Randal Collier-Ford, "गोड्स आवर नेवर स्लीप"

Randal Collier-Ford
गोड्स आवर नेवर स्लीप

Oregon’s Randal Collier-Ford has been prolifically issuing releases in the dark and ritual ambient fields for a few years now as Mors Universa, under his own name, and also in collaborative projects like The Temple of Algolagnia. I was first drawn to his work by the softer dark ambient moods of Filosofia as well as the harsher and more scraping style of the De Vivis Somnium Mortis releases. गोड्स आवर नेवर स्लीप (“Our Gods Never Sleep” in Hindi, if I don’t miss my guess) marks a slight adjustment away from the former genre and into purer drone soundscapes, with mixed results.

Opener “Sermon Of Bones” indicates that this is a different mode for Collier-Ford early on, sticking to a simple structure of a slowly shifting organ pad occasionally (and tastefully) augmented by softly struck piano figures. It’s a calm and pleasant enough piece, the sort of thing which I’d have no problem tagging as straight up ambient, with no hints of the “dark” prefix apart from its title. However, towards the end of its ten-minute run-time “Sermon” shifts to a mode which presages many of the more experimental ends of the record still to come: sustained minor chords which hold so long that the focus shifts from mood and onto the details of the tones themselves. This attention given to sound design carries through much of the remainder of गोड्स आवर नेवर स्लीप. The long pitch-bends and phase-shifts of “Awakening Deathless Sleep” sit forward and naked in the mix with little to no adornment, keeping the listener focused on the timbre and texture of sound rather than atmospherics.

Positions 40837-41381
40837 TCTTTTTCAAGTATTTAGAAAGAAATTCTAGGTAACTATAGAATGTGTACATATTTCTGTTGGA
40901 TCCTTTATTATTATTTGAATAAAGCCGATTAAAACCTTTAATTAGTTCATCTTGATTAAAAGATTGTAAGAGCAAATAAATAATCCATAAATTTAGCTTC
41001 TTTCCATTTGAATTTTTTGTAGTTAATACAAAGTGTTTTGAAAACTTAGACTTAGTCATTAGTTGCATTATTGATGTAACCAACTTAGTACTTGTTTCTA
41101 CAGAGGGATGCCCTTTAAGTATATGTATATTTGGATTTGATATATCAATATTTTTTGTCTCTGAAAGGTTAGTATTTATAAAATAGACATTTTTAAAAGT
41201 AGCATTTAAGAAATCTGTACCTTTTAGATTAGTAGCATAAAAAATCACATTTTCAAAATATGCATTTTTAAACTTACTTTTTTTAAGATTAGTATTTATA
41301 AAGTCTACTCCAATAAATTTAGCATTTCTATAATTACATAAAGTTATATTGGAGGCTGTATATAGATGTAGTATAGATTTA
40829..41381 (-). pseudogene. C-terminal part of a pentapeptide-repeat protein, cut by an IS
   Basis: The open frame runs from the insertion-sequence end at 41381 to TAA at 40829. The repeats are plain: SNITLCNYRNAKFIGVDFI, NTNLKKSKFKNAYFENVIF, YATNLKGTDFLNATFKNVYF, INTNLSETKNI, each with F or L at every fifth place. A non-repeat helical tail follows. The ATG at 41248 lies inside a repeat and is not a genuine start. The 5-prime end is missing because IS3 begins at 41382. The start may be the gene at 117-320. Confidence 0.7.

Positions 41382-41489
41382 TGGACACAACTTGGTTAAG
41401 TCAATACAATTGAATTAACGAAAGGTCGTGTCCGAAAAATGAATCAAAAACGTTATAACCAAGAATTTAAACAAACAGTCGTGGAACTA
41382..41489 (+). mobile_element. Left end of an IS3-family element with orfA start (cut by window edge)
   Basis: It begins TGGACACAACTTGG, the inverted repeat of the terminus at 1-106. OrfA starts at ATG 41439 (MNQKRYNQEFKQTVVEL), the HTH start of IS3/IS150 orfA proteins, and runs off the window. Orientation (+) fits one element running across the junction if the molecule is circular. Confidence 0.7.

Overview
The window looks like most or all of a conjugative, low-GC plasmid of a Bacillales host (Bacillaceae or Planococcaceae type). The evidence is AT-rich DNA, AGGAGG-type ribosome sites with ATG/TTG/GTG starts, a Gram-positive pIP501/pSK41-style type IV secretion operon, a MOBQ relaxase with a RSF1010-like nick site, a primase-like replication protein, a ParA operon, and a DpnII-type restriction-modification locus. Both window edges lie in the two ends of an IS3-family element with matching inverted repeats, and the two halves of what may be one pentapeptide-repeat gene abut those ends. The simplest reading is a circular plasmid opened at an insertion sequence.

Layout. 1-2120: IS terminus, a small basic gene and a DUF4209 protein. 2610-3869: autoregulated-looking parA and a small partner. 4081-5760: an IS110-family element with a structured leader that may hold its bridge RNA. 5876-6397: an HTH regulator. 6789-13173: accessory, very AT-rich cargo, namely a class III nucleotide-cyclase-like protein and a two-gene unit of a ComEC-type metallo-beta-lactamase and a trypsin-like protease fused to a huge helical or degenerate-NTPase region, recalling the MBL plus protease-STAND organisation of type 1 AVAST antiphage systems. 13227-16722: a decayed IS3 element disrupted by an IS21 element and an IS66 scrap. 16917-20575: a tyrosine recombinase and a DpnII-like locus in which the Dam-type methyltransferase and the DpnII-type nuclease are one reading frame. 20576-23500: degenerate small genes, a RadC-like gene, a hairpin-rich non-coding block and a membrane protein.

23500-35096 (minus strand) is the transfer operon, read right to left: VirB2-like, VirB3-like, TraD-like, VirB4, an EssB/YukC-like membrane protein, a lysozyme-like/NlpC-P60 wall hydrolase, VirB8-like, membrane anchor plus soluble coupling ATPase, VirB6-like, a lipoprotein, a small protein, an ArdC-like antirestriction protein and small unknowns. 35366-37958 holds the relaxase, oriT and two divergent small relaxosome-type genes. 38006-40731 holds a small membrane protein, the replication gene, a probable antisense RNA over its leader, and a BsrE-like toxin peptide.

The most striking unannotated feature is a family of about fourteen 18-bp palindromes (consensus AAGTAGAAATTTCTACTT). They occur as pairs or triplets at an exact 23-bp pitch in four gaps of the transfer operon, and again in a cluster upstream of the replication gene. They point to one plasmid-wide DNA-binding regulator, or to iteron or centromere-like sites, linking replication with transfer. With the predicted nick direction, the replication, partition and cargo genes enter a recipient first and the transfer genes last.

This dedication to minimalist constructions serves some of गोड्स आवर नेवर स्लीप‘s tracks better than others. The low hums and ebbs of “Mercury” are plenty evocative and deep; a good example of how much can be wrought out of the most austere of synthesis. “Blocking Out The Sun” takes that same template and gets some chills from simple pulses and tics being added. On the other hand, the slow circling static of “Flares Of The Black Sun” invite Nurse With Wound comparisons which it can’t measure up to, and on the sample and field-recording happy “Birth Of The Machine”, sound design seems to be a concern entirely separate from composition or movement.

Collier-Ford isn’t yet at working at the level of the greybeards of dark ambient in terms of atmospherics or arrangement, but his instincts are good and his passion for digging into interesting waveforms gives his work a unique appeal. गोड्स आवर नेवर स्लीप sounds like the results of integrating new approaches or equipment into an established workflow, with all of the hiccups and happy accidents that might entail. While this isn’t Collier-Ford’s best work, it’s ample evidence of why he’s worth tracking, and hints that his most exciting material might not be too far off.

Buy it.